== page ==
There was a breeze, swift and brief, and it brought the smell of metallic sky with it. Chamomile looked back at the edge of the grove. No flicker of surprise jingled in her soul when she saw that Astral was gone.


Astral had written a will. He had written many things, actually. He wrote poems and letters and scraps of songs he never sang, all by hoof—this was before magic had returned to the unicorns—and she could still remember how his face lit up when, for their first anniversary, she got him a feather quill pen that she’d discovered by accident one day in her flower bed when she was gardening. It was like moonlight consecrated into feather form, just as she was trying to find a perfect gift for him.

He had used that pen to write everything that came after, the will being the very last.

She kept it in a locked safe above the tea shop. Before then, she had spent every night for a month reading that will, combing its sparse text like it was a cryptic artifact from another time, to the point that she could not sleep or function during the day. When she began falling asleep while attending to her customers, she realized she couldn’t continue torturing herself with these nightly reading sessions, and so, she locked the will away and threw the key somewhere deep in the forest behind the shop. She hadn’t opened the safe in all the years since.

Even so, the will was never far from her mind, and today, as she returned to the tea shop, dwelling on that phantasmic sight, she found herself thinking it back over.

All that he’d written, in black ink, and using that moonlight-consecrated pen, was a single sentence: “Remain tight in a bud.” It was completely unlike Astral in every way—Astral, who liked long poems and often spoke with a verbose, voluminous quality to his words—to the point that she had thought, perhaps, somepony else had written it. But she recognized his hoofwriting, knew it was him and could only be him. This did not erase the ambiguity of his final words. All those nights spent reading the document crystalized in her mind as attempts at discerning their true meaning. “Remain tight in a bud”—she knew he was fond of flower imagery, and had little doubt that he was referring, in some respects, to the floral origin of her own name, but what was the significance of what seemed a highly unusual command?

It could not be literal; it had to be metaphorical. But no amount of consideration could reveal anything about the words beyond the observation that they were ambiguous. One of the other reasons why she’d therefore set the will in its safe for good was that she was too tired to try anymore—perhaps it was one of those mysterious gaps in understanding reality that Astral was fond of proselytizing, an example of what he called “negative capability.”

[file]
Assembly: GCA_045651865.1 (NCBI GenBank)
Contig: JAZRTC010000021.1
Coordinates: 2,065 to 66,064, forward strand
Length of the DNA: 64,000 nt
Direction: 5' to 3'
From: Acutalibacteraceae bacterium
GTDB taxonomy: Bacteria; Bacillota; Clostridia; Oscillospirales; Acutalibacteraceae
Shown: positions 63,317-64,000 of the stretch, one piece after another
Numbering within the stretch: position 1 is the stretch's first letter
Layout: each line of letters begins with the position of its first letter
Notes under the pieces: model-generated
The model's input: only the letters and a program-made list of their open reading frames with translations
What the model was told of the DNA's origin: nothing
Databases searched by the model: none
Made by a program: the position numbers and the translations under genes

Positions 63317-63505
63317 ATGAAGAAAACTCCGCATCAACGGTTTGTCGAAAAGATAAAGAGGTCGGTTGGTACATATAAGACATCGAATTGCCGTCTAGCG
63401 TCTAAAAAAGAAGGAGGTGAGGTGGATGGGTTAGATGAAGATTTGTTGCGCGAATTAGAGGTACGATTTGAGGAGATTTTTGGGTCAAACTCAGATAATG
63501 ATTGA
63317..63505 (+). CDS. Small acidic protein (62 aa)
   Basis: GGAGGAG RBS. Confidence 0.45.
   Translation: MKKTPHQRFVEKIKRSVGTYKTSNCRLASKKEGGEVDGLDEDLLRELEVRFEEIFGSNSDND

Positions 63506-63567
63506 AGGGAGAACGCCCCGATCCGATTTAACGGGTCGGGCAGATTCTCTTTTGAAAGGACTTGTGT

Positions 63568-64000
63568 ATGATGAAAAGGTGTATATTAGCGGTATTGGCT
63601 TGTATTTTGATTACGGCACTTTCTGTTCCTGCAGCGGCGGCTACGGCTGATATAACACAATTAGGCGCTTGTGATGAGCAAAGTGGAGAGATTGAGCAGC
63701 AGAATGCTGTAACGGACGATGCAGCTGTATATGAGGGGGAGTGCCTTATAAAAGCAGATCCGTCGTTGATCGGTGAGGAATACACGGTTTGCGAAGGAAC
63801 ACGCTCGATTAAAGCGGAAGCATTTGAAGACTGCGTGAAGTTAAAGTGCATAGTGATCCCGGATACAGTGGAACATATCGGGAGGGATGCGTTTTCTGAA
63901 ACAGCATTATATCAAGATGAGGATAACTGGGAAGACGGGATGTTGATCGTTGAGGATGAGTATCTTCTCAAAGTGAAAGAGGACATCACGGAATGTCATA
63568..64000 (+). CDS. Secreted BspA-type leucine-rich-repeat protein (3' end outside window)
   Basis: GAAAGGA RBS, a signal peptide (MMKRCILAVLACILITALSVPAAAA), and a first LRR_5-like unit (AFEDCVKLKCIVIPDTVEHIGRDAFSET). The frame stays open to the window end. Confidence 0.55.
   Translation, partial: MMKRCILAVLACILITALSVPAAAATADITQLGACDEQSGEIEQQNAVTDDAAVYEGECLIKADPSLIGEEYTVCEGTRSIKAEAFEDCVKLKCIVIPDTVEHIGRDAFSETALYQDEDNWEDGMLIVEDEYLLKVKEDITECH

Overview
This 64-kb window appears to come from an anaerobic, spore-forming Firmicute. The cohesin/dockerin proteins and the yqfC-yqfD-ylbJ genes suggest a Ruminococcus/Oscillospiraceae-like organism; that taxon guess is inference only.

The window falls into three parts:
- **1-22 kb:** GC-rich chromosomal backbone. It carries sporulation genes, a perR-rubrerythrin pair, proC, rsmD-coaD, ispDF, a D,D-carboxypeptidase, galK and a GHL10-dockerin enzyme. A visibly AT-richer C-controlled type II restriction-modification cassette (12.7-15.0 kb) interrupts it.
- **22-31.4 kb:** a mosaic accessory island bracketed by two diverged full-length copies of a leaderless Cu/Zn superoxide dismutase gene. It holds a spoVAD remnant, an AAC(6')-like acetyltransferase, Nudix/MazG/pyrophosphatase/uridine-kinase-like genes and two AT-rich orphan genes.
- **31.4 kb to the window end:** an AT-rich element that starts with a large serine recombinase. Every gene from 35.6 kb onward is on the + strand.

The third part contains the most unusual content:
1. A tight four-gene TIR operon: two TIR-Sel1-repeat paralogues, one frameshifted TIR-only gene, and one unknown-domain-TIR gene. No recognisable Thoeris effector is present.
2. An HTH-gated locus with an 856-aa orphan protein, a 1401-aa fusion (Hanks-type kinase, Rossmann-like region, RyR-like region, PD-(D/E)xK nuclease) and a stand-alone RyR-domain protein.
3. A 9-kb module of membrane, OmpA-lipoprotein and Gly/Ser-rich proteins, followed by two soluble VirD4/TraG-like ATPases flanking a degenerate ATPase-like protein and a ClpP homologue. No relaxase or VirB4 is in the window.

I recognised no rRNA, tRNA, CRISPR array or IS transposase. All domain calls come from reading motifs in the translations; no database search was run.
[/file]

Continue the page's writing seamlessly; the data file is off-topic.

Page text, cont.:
At the back door to the shop, the will and its hidden meaning came rushing back to her, and for whatever reason, she struck upon an epiphany. Flowers remain in their buds because the season is not yet right, and when spring comes, that is when they bloom; perhaps this was what Astral was telling her to do.

Yet almost as quickly as it had come, the epiphany vanished under a torrent of fresh questions. So Astral was telling her to wait for spring to bloom? But it could not be a literal spring, could it? And what did that mean, then, to “bloom?” Was he saying that she was an unripe flower? That she was past her prime? Had the seasons come and gone without her noticing?

She paused as those questions rushed over her, closing her eyes and breathing deeply. Then she shook her head. She had spent the last few years trying to question little. It would not do to fall back into that spiral.

She opened the door to the tea shop and stepped inside.

Once upon a time—as all the stories went—it had been a warm, well-lit, quiet place, a humble yet compelling locality in Bridlewood that she had poured her heart into. It used to be the home of her parents, and after their death, she’d inherited the building and transformed it into a rustic tea shop, filled with round oak tables and chairs, scented candles, mood lighting, and, of course, an assortment of flavors. She grew the flowers and petals herself in a garden plot to the side of the building, and had an eye for combining flavors to create an exotic and exquisite taste far more unique than what Alphabittle could offer at his Crystal Tearoom. All were new things that served to push aside the fact that here, ponies had once lived, and here, ponies had once died.

But in the wake of Astral’s passing, death had crept in like a rather petulant repeat customer, sweeping aside the need for mood lighting and scented candles. The shade that the blinded windows provided every morning seemed darker than usual. Even when she opened them, there were corners of the shop the light could never reach. More effort had to be expended on dusting the tables, the chairs, and the counters. Her plants, growing outside of the shop, fared far better than the decorative ones that lived on the shelves, half of which, in the first week, had perished, dried up by an invisible sun, yet frigid to the touch.